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Bava Kama 44-51

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May these words of Torah serve as a merit le’iluy nishmat Menachem Mendel Ben Harav Yoel David Balk a”h.

 

This week we learned Bava Kama 46 and 47. These are some highlights.

Bava Kama 46: Must an employer pursue his employees to pay them?

Ahavas Chessed (9:11) writes a novel law about the following case: An employee finished his job and asked the employer for his pay. The employer did not have the ability to pay him then; he told the man, “Unfortunately, I do not currently have the cash to give you what I owe you.” Later that day the employer received funds and could pay the worker. However, when he got the money the employee was not around to get paid. Must the employer seek out his worker to deliver the wages in the most timely manner? Chafetz Chaim ruled that the employer need not go to the employee to pay him. The employer only has to inform the employee that he has the money available to pay him. An employer who does not pay on time violates the law of Bal Talin, do not go to sleep without paying the day laborer. However, once he has informed his employee that he can collect the funds from him, he has fulfilled his obligations. It is incumbent on an employee to come and collect his pay. It is not the obligation of the employer to pursue the employee to deliver to him his paycheck.

The Chafetz Chaim explained that our Gemara is the source for this ruling. In our Gemara, we learned about the source for the concept of hamotzi meichaveiro alav ha’ra’ayah, he who is seeking to take property out of his friend’s domain is the one who must bring proof. It explained that simple logic, sevara, is the source for this law. “He who has a pain is the one who goes to the doctor.” Therefore, the one who is seeking to take out money is the “one who has pain”; he has to “go to the doctor” and bring proof to his point of view. An unpaid employee is the one who has pain. It is incumbent on him to advocate for himself, press his claims and to get the funds he is owed. An employer may not deny his employee the funds that are rightfully his. However, once he has informed his employee that the check is available, the employee has to “alleviate his own pain,” by going to the employer, and collecting.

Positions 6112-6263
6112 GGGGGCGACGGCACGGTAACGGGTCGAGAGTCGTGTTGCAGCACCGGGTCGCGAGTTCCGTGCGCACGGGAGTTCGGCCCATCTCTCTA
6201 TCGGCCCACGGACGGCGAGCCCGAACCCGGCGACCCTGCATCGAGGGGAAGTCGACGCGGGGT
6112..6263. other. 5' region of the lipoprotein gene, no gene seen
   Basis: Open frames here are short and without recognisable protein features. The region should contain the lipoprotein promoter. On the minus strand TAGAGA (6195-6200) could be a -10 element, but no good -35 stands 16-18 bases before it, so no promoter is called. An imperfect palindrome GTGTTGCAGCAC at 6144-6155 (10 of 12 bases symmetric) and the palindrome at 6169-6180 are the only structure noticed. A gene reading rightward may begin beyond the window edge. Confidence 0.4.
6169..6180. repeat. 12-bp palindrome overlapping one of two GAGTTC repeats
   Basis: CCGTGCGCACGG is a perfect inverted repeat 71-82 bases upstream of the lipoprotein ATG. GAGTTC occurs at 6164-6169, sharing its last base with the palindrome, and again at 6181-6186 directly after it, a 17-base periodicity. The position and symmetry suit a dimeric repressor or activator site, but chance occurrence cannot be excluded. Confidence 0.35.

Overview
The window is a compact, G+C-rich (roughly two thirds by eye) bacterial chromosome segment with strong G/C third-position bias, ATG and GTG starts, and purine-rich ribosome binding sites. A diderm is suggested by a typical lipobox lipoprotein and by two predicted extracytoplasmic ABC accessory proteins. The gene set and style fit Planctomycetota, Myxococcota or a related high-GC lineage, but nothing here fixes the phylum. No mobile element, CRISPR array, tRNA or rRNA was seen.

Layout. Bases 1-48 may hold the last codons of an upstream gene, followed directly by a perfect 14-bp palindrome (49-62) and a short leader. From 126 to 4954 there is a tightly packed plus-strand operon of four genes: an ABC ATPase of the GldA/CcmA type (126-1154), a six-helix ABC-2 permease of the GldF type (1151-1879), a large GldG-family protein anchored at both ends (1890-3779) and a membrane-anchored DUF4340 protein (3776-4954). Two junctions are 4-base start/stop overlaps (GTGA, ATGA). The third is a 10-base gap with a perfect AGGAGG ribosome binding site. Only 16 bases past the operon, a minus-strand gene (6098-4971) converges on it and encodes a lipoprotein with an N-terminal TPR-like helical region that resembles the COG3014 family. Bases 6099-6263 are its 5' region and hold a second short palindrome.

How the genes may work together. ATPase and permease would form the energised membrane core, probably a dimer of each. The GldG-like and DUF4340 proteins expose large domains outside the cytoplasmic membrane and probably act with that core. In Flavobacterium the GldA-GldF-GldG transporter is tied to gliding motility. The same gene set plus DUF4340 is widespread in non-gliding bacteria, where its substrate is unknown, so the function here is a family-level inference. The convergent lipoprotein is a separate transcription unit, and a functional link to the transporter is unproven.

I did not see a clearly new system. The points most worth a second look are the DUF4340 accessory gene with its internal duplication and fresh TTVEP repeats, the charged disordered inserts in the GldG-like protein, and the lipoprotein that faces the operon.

Chafetz Chaim also proved this law from the language of the verse. The Torah decries an employer who refuses to pay his worker. It states that the worker might go home and call out in protest to Hashem. Apparently, the employer must allow the worker to collect. It would be terrible if he refused the wages that were owed and the worker protested to Hashem. However, the Torah never stated that the employer must pursue the employee. Once the employer informed the employee that the funds were available, he has fulfilled his obligation; it would be incumbent on the worker to make the effort to come back and collect what he is owed. (Mesivta)

Bava Kama 47: May one spray fly poison on Shabbos?

Many Halachic authorities discuss the challenge of spraying poison in a room to kill mosquitoes or flies when one is bothered by them on Shabbos. On Shabbos one may not take the life of an animal or any other living creature (Shabbos 73a). Hence, the challenge: if someone has flies bothering him in his room on Shabbos, may he spray a fly poison in the air of the room on Shabbos?